Right after the shootings in San Bernardino, the terrorism talk started. Media and politicians said:
- The two shooters are connected to ISIS.
- They were influenced by foreign terrorist groups.
- Syed Rizwan Farook was “self-radicalized” as an “Islamic terrorist.”
- Tashfeen Malik posted public statements on social media about violent jihad.
The politicians and the headlines, it turns out, were wrong. And that matters. In a season that proclaims hope for peace and good will, we can begin by countering fear-mongering with facts.
The San Bernardino shooters were not part of ISIS or any other group.
According to the FBI, there’s no evidence linking the shooters to ISIS or any other foreign terrorist network.
Syed Rizwan Farook and his friend Enrique Marquez were planning terrorist attacks as far back as 2010 and 2011 and 2012. They are both U.S.-born citizens. They had no apparent connection to any larger group. In 2011, according to a NPR report:
“…they had these two AR-15 rifles along with pistols and pipe bombs to attack a local community college and also a local interstate. They wanted to throw these bombs in the road and stop traffic and also shoot as many people as they could, including police officers and other first responders. That actually didn’t happen. They decided not to launch the attack …”
Marquez has now been charged with conspiring to commit crimes of terrorism in 2011 and 2012, as well as with buying the guns used in the San Bernardino shooting for Farook.
ISIS emerged in Syria and Iraq in 2013. That’s two years after the first attack planned by Farook and Marquez. While other radical groups predated ISIS, there’s no evidence that Farook and Marquez had links to any of them. Their plotting also predated Farook’s 2014 marriage to Tashfeen Malik.
Muslim terrorists and Christian terrorists
Farook and Marquez were homegrown U.S. terrorists, like Eric Rudolph and John Salvi and Robert Dear. Farook and Marquez are Muslims. Rudolph and Salvi and Dear are Christians. All of them claimed a connection between their faith and their terrorism.
In the United States, over years since 9/11, right-wing terrorists, including explicitly Christian terrorists, have killed far more people than Muslim terrorists. These include people like Robert Dear, who killed three people at a Planned Parenthood clinic in Colorado Springs, and Dylan Roof, who killed nine people in a black church in Charleston, South Carolina. They also include what one police officer characterized as “militias, neo-Nazis and sovereign citizens.”
Two professors who have studied terrorism in the United States wrote in the New York Times in June:
“The main terrorist threat in the United States is not from violent Muslim extremists, but from right-wing extremists. Just ask the police.
“In a survey we conducted with the Police Executive Research Forum last year of 382 law enforcement agencies, 74 percent reported anti-government extremism as one of the top three terrorist threats in their jurisdiction; 39 percent listed extremism connected with Al Qaeda or like-minded terrorist organizations.”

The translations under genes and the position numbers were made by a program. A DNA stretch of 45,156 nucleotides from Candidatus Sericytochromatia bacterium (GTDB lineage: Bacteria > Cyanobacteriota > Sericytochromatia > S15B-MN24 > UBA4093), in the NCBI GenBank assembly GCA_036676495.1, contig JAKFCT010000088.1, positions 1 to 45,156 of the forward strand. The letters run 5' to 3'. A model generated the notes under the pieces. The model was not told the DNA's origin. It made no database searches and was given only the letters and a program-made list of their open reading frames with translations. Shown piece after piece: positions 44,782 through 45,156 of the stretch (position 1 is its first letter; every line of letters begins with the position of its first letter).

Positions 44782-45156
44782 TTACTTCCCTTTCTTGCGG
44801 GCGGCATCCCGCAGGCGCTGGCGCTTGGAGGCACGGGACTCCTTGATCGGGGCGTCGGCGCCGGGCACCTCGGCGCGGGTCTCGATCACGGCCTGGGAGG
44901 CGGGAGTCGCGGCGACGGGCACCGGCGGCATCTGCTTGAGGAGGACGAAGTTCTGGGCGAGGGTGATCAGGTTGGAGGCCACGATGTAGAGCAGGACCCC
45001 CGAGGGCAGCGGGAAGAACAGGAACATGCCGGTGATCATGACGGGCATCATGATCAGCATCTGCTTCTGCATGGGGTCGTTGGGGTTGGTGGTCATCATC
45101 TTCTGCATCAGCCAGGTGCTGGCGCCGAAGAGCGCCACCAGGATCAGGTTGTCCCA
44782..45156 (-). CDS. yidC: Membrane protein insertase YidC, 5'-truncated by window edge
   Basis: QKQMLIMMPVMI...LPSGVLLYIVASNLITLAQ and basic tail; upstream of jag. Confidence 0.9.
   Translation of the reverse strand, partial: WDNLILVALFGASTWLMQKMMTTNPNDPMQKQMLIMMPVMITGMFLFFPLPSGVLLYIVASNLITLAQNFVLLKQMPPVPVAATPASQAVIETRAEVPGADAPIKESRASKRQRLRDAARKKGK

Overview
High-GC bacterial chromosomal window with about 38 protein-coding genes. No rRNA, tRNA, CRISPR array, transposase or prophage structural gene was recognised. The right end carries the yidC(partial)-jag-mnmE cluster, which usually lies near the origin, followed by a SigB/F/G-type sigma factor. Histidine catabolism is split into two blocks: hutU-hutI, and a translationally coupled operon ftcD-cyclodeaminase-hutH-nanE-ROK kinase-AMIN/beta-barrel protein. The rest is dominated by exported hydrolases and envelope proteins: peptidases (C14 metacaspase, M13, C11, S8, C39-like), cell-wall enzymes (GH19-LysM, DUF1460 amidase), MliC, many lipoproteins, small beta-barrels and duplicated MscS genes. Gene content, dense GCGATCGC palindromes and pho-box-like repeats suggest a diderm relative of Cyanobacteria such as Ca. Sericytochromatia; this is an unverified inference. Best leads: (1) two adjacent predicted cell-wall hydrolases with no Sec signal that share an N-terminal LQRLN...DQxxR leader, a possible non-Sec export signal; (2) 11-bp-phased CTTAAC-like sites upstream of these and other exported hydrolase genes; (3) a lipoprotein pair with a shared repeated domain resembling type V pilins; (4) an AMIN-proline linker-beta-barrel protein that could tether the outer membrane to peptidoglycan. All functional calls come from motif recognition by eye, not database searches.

Advocating terrorism on social media? No.
On December 13, the New York Times said Tashfeen Malik supported “violent jihad” on social media, and that U.S. immigration officials should have known about it:
“Ms. Malik had made little effort to hide — that she talked openly on social media about her views on violent jihad.
“She said she supported it. And she said she wanted to be a part of it.”
By December 18, the New York Times apologized for making a huge factual error.
“It involved a failure of sufficient skepticism at every level of the reporting and editing process — especially since the story in question relied on anonymous government sources, as too many Times articles do. …
“Ms. Malik had not posted ‘openly’ on social media. She had written emails; she had written private messages, not visible to the public; and she had written on a dating site.”
FBI director James Comey confirmed that the initial report was wrong:
“So far in this investigation, we have found no evidence of posting on social media by either of them at that period of time and thereafter reflecting their commitment to jihad or to martyrdom. I’ve seen some reporting on that and that’s a garble.”
Moreover, as the Times article conceded:
“Social media comments, by themselves, however, are not always definitive evidence. In Pakistan — as in the United States — there is no shortage of crass and inflammatory language. And it is often difficult to distinguish Islamist sentiments and those driven by political hostility toward the United States.”
Counter fear with facts
Shootings and terror — in San Bernardino, in Paris, in Colorado Springs, in Charleston — make us all afraid. We look for explanations, for enemies to blame, for someone to fight. Politicians, social media, and the mainstream media rush to offer information and explanations, often in the service of some agenda. Dramatic accusations get headlines, clicks, and lots of attention. Corrections get almost none.
Fear, fed by misinformation, poisons public discourse with racism, Islamophobia and xenophobia. Facts are the antidote for that poison.